You can pick a few companies to invest in, then buy their shares (technically, they are called equities, but let’s stick with the common name here). You do this directly through a real-life or online broker (discussed in this post).
Some challenges with this are:
- you don’t know if you’re paying a fair price – unless you go deep into their financial statements and think about things like price-earnings ratios.
- It’s harder to spread the risk. The more companies you invest in, the less it matters when one goes badly. ‘Diversification’ is a key investment concept, and it’s hard to achieve it unless you have a lot of money to plough into shares.
- It can be more stressful – Related to the above point, owning just a handful of companies means you watch them more closely and get emotionally invested in their ups and downs.
Personally, I’m not a fan of direct investing. But some people are really attracted to it because they like the control it gives them, or they enjoy all the research and trading.
But if this doesn’t sound like you then, another option is a managed fund.
Pay someone else to be smart
Back when I got married, I would never have pulled my wedding dress off the rack when I was shopping for it. But the lady at Baccini & Hill has dressed a few brides in her time, and she knew exactly what would look good on me, because she’s a professional.
If you want your shares to be professionally managed, you have two main choices:
- Active Management – someone (usually a team) does all the research, selects the companies to buy and then does the buying/selling at the appropriate time. You pay fees to the manager for doing all this work (usually a percentage of the amount invested). Picking a fund manager is a whole topic in itself, which I’ll save for another time.
- Passive Investing – This is where your portfolio mimics the performance of the market, instead of someone picking the best shares for you. It means costs are much lower, but you don’t have a chance to ‘beat the market’ (i.e. make more than the average investor).
Passive investing – through Index Funds and Exchange Traded Funds (ETF) – has grown in popularity in recent years. It could be worth considering if:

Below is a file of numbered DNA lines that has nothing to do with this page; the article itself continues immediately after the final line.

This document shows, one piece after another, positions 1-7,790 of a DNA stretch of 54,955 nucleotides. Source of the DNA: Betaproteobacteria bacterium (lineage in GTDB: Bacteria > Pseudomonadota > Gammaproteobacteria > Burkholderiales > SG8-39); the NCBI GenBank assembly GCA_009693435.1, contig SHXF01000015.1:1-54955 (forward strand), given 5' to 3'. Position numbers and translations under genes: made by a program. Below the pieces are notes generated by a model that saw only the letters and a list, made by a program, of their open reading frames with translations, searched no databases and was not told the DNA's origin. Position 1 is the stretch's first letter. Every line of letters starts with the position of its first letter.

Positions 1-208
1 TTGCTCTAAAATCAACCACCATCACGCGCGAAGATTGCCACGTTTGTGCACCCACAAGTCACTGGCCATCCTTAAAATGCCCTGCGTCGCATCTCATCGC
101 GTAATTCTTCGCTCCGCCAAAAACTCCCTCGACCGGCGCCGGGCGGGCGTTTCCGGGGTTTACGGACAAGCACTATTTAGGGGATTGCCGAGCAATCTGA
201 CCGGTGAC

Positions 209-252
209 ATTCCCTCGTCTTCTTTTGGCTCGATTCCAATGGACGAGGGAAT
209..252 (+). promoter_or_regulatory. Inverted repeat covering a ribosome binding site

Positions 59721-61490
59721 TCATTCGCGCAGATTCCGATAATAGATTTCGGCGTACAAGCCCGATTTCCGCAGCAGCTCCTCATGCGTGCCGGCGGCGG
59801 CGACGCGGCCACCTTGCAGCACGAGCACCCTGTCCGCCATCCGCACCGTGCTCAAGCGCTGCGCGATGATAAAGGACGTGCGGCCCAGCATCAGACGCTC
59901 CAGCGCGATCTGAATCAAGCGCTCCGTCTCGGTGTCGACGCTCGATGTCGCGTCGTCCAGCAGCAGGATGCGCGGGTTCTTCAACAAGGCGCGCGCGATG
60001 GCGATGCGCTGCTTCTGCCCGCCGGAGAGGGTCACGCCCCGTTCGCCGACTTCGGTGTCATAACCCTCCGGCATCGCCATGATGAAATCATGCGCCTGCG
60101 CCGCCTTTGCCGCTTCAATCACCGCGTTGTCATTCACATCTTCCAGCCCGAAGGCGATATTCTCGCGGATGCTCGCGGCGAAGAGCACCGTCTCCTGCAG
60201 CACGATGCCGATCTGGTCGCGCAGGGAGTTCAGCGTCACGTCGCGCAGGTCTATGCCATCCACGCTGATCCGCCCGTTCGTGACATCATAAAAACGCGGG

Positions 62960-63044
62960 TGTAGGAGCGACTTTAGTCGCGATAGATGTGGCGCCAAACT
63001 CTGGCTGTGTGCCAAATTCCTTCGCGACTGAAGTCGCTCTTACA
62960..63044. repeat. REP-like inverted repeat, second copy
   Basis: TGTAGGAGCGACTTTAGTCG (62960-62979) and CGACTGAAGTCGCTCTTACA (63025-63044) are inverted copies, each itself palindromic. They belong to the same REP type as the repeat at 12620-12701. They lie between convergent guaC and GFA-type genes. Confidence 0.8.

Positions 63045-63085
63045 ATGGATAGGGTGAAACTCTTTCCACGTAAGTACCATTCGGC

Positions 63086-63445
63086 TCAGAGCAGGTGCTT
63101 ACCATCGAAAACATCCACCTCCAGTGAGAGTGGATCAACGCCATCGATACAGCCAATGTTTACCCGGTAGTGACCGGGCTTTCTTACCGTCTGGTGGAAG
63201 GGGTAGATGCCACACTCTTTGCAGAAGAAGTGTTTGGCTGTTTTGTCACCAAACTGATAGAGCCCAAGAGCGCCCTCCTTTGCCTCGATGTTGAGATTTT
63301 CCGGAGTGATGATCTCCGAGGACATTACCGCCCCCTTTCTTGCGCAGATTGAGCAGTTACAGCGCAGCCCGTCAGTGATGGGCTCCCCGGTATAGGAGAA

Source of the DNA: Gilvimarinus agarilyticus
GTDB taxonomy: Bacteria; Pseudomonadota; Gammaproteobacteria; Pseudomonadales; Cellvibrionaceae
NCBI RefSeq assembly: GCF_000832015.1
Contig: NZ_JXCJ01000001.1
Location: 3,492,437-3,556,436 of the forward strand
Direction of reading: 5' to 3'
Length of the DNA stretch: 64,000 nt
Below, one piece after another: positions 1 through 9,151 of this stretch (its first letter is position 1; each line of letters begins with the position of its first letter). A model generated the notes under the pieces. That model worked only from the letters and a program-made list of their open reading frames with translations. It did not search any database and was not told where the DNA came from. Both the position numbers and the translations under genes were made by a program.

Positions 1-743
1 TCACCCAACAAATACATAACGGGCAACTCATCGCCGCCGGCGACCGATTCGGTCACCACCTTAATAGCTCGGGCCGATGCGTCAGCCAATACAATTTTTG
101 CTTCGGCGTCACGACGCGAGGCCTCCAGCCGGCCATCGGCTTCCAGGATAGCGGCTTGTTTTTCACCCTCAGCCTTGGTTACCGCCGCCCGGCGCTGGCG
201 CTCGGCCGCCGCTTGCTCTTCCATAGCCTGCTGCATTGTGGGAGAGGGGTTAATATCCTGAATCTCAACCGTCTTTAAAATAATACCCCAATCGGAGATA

- You’re not fussed about beating the market and are happy to earn the average
- You don’t like paying a lot in fees
- You want to start with a small amount (like, a spare fifty bucks or so)
It’s not as DIY as direct investing, but it’s also not as hands-on (or costly) as active management.
The cheapest way to access this type of investment is through an ETF provider – such as Vanguard, iShares or BetaShares. If this appeals to you, I recommend reading ASIC’s explanation, so you understand what you’re getting into.
You can also invest in Index Funds through a manager like Vanguard – i.e. you put in an application directly with the manager, rather than buying on the exchange. The difference between these approaches is subtle – check out this article for more details.
If you are baffled by how many products are on offer, and which one is right for you, a roboadviser can help.
Companies like Stockspot, Six Park and Raiz put together a basket of ETFs for you, based on your needs and preferences. There is a fee, but it’s generally a lot lower than paying a human adviser.
Speaking of humans, don’t rule out getting an adviser if you are really serious. Just like a personal trainer can get you over the fear or walking into a sweaty weights room full of men, an adviser can guide you through the world of investing.
You’ll pay for the privilege, but if they give you the confidence to step into investing, you could potentially make that money back over time.
Step 3: Get cracking!
I know this is a lot of information, and I’m not recommending you jump online and buy, buy, buy right now!
Do some more reading (or watching videos) to get your head in the game.
However, don’t wait to be an expert. Perfect is the enemy of done.
You can get started with a small amount of money, find your comfort factor, and then build from there.
And remember, if you can go shopping for clothes, you can go shopping for shares.
Here are some more of my articles to help you get started:
- The ultimate ‘get started’ guide to investing (and stuff)
- Why investing is just like wearing false eyelashes: the pep talk you’ve been waiting for
- I saved some money. How do I invest it? (And WTF is an ETF?)
- Buying shares is pretty much like choosing a husband